Overcoming the hurdles facing female founders

By Tammy Evans, below, Partner, Ignition Law

Following on from the sense of celebration and ever-increasing positivity felt when International Women’s Day comes around, are we starting to see a shift in the balance and the breaking down of at least some of the hurdles faced by female founders?

We know that women are underrepresented in the entrepreneurial ecosystem. The reasons for this range from gender bias, the funding gap, lack of support and expectation through to plain old primary/family care responsibilities.

Access to funding is the biggest challenge. The Alison Rose Report commissioned by the Treasury and published in 2019 reported that female led businesses received less funding at every stage of their life cycle. Launching a business is hard enough but doing it with 53% less capital on average than men, speaks for itself.

The extent to which this access is denied because of gender bias or inequality is jarring; a survey conducted by Simply Business in 2022 found that 91% of female business owners felt that gender bias was prevalent in business. In all likelihood female entrepreneurs face stereotyping, discrimination and unconscious bias at every level – from investors, partners and customers.

The Alison Rose Report also found that Women were twice as likely as men to mention family responsibilities as a barrier to starting a business. This expectation and assumption placed on many women is deeply rooted and is indicative of a culture and society that needs to celebrate our future female entrepreneurs and leaders and light their way with aspirational thinking and mentoring.

And fundamentally, this is a problem worth solving; McKinsey & Co conducted research which showed that companies with greater gender diversity are 21% more likely to outperform others on profitability. So, how is this landscape changing?


The Rose Review Progress Report issued in 2023 had some really positive indicators:

  • In 2022 women in the UK established over 150,000 new companies – more than double than in 2018.
  • Of those, 17,500 were founded by those in the 16-25 age bracket – more than 22 times than in 2018.
  • Female led businesses represented 20% of the businesses in the UK – up from 16% in 2018.

There are dedicated movements ensuring there is access to both early stage investment and ongoing support and a recognition of the need to break down these barriers. The Investing in Women Code had 190 signatories in 2023, including 30 bank (4 of the big 6 banks) and non-bank lenders. Signatories make a commitment to a culture of inclusion and to advancing access to capital for women entrepreneurs.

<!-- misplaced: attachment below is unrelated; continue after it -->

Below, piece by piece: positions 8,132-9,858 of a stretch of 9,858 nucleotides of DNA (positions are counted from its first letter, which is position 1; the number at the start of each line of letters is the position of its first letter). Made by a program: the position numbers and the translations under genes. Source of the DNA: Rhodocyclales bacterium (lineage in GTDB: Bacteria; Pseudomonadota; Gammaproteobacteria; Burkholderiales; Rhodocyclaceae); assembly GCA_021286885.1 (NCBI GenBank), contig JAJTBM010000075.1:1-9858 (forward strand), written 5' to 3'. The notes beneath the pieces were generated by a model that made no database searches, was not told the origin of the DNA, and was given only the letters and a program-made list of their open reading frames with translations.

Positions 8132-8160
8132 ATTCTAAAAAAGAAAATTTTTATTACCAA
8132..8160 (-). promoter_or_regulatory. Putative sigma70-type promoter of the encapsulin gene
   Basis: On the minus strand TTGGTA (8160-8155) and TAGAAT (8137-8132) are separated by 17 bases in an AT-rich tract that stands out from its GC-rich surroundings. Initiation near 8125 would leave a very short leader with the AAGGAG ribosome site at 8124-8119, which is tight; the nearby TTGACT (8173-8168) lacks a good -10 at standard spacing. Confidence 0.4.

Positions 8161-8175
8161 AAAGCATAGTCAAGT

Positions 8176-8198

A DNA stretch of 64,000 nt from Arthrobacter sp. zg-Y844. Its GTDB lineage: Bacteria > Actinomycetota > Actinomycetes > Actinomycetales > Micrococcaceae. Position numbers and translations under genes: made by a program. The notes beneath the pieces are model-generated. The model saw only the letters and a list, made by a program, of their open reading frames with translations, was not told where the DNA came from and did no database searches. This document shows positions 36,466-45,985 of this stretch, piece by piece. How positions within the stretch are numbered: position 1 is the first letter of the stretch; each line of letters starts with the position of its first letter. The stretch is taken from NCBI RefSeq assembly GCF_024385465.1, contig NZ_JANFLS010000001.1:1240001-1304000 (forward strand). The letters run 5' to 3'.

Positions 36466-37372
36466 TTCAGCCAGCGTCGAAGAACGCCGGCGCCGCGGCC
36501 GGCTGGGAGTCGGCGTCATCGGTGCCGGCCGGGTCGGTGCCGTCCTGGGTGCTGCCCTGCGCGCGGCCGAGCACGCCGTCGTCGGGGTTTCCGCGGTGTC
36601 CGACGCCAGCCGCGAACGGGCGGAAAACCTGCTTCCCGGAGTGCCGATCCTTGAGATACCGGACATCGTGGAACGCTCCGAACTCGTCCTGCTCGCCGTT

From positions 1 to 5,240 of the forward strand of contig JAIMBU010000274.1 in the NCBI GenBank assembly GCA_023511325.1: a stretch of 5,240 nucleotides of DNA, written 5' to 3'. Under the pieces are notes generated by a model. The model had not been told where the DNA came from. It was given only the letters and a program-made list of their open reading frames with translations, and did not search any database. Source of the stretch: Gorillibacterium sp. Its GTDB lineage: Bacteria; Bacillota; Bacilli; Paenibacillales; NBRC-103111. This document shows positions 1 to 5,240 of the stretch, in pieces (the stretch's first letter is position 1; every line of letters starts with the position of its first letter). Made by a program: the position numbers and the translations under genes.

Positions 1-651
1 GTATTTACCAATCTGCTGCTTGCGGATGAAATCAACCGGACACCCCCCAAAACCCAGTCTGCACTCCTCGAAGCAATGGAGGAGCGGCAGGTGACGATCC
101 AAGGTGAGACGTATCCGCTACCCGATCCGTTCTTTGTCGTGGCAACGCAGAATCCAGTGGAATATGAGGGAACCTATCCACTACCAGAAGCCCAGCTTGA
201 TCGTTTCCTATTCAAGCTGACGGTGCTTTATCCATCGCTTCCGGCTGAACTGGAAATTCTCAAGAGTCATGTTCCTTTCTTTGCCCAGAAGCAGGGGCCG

Specialised Venture Capital offerings focussing on women are becoming more common and there are 133 venture capital firms signed up to the Investing in Women Code. Alternative funding sources are also now much more prevalent and many females have successfully used different forms, such as crowdfunding and angel investors, as driven by initiatives such as the Women Backing Women campaign.


How people work is also evolving with the 2020 pandemic rapidly accelerating alternative working models. This has undoubtedly benefited those who are having to balance the demands of running a business with a higher degree of responsibility in family life. This evolution hasn’t just benefited founders but women at every level.  The new flexible working regulations will come into effect on 6 April 2024 and these give employees the right to ask for flexible working from day one of their employment and impose a requirement for a consultation process to discuss the request. These developments are undoubtedly going to help the primary care giver in any family, still predominantly women, and is demonstrative of the recognition that there is a massive underappreciated, untapped resource that has been crying out for advancement.

 Mentorship and Networking

The arena of female networking and the female entrepreneurship ecosystem as a whole is also rapidly scaling. There are many female-based networks and communities who offer support, skill development, mentoring and resources. They also offer expansion; often the biggest barrier women face is their own level of expectation. The expansion of a woman’s concept of the art of the possible is the real key to progress. The Rose Review Progress Report also noted that it and its partners have provided more than 800,000 opportunities for direct support for female founders. This is a critical movement.

This progress is significant; in a few short years there have been some real inroads into advancing the opportunities open to female entrepreneurs. The work is not done but the signs are promising.